The War on Drugs is often considered a domestic issue but, in truth, it also plays a major role in our foreign affairs and needs to be addressed, in part, that way. The same is true with immigration.

President-elect Trump says he wants to decrease the waves of immigrants coming to America from Latin and South America. The best way to do that is to end the War on Drugs both within our borders and in other countries.

The sordid truth is that America's drug laws are responsible for much of the violence and crime in Latin and South America and that violence is driving many immigrants northwards. Our drug laws have created a massive black market that has spawned drug cartels and made them rich, powerful and violent. Our very own drug laws are why so many Latinos are desperate to come to the United States.

After forty years, the drug war has done more harm than good. It has cost over a trillion dollars. It has not been effective at decreasing Americans' access to illegal drugs. It has put countless non-violent offenders in jail to the point where violent offenders are released because there is not enough space for them. It has empowered and emboldened violent drug cartels. And, it has forced Latinos to flee northward to the United States.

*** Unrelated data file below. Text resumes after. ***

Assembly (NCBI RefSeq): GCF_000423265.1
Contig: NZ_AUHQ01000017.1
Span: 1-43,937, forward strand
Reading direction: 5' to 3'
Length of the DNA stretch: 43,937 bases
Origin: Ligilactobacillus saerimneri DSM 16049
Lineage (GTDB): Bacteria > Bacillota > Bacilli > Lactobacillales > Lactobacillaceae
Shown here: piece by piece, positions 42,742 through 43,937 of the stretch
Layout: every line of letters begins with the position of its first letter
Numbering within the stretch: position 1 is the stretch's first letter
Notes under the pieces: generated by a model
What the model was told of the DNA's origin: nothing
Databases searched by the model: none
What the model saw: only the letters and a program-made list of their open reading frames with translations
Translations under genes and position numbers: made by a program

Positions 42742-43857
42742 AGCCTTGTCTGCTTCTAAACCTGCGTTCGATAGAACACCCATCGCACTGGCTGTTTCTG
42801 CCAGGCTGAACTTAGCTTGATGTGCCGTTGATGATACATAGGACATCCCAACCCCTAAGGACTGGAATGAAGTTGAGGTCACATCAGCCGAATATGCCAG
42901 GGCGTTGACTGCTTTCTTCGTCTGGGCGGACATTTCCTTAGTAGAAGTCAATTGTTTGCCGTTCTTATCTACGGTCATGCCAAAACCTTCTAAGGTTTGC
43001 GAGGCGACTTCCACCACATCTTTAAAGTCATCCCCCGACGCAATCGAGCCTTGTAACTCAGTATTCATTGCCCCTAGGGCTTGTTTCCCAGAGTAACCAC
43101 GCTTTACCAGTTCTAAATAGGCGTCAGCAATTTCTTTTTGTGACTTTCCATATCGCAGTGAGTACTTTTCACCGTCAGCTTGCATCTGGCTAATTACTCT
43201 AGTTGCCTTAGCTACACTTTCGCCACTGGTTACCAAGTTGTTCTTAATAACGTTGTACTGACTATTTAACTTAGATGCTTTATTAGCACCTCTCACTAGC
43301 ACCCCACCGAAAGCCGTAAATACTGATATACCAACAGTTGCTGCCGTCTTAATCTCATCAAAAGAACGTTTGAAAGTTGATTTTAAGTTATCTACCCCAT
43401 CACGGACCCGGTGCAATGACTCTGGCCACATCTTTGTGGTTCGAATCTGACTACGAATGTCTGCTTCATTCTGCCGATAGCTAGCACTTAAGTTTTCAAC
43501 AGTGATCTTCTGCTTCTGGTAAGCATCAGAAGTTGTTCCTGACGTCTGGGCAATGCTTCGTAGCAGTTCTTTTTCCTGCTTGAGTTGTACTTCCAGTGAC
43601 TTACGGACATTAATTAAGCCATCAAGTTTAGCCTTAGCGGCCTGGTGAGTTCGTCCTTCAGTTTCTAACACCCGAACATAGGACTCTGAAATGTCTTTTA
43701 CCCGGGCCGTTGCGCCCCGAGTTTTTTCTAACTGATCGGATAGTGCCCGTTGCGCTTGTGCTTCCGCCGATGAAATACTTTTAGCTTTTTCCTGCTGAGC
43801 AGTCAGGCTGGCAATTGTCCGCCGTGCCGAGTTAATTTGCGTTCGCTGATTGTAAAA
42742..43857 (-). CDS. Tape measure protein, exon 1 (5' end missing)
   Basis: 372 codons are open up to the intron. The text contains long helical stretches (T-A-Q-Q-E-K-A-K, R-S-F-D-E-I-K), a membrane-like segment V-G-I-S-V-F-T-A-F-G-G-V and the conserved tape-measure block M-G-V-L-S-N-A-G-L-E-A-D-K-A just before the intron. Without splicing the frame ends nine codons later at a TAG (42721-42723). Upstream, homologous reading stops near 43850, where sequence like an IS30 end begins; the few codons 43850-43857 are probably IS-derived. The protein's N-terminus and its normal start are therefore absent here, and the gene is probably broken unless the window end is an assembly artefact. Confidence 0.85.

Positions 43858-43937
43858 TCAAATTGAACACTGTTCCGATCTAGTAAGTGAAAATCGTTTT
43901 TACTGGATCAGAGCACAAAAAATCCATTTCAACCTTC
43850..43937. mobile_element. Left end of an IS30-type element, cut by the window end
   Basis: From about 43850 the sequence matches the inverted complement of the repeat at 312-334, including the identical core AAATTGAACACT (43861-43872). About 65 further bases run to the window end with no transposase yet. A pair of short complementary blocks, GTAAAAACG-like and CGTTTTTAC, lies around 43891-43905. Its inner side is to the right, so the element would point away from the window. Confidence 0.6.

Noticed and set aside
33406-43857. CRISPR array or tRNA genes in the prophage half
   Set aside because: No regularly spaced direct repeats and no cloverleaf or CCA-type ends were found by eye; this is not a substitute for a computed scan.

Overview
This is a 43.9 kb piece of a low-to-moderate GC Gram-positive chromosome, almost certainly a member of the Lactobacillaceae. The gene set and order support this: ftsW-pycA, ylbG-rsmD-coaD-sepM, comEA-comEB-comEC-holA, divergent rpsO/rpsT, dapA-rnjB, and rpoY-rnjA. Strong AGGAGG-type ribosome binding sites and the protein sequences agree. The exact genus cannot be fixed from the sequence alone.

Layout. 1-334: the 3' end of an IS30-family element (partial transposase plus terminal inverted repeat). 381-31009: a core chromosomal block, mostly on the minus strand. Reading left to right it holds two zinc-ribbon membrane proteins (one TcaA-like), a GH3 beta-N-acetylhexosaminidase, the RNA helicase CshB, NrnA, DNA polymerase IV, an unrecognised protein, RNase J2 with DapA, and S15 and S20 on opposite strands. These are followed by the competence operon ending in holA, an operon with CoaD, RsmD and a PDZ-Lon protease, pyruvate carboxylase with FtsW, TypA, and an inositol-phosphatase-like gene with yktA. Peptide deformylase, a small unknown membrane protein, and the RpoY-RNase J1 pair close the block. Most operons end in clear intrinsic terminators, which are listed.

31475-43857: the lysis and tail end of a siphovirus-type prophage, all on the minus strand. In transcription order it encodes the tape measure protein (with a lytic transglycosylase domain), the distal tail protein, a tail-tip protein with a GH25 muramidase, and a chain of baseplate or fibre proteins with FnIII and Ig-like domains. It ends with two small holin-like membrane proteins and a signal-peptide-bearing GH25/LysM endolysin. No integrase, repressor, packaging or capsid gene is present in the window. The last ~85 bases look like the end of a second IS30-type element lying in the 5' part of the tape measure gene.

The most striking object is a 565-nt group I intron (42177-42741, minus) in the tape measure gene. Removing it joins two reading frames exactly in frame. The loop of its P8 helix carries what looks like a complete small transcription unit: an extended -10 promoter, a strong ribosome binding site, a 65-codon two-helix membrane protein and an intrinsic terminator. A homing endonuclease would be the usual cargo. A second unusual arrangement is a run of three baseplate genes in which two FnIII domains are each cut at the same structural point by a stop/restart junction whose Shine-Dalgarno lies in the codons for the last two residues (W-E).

President-elect Trump has advocated building a wall along our border in order to control immigration. Such a wall would not work. Walls cannot stop desperate people fleeing for their lives. Walls also cannot stop drug cartels. Such a wall also ignores the humanity we all share. Note the similarities between such a wall and the notorious Berlin Wall, meant to separate people and control them. A free people should never allow such a wall to be built in their name.

If President-elect Trump truly wants to solve "the immigration problem," he should end the War on Drugs.

The best foreign policy is based on “do unto others as you would have them do unto you.” If we pursue strategy and methods that are consistent with that precept, we will start to attain a position as the “beacon of liberty.” Existing threats will dissipate. Americans will be safer abroad and domestically. And we’ll be able to refocus our military on true defense.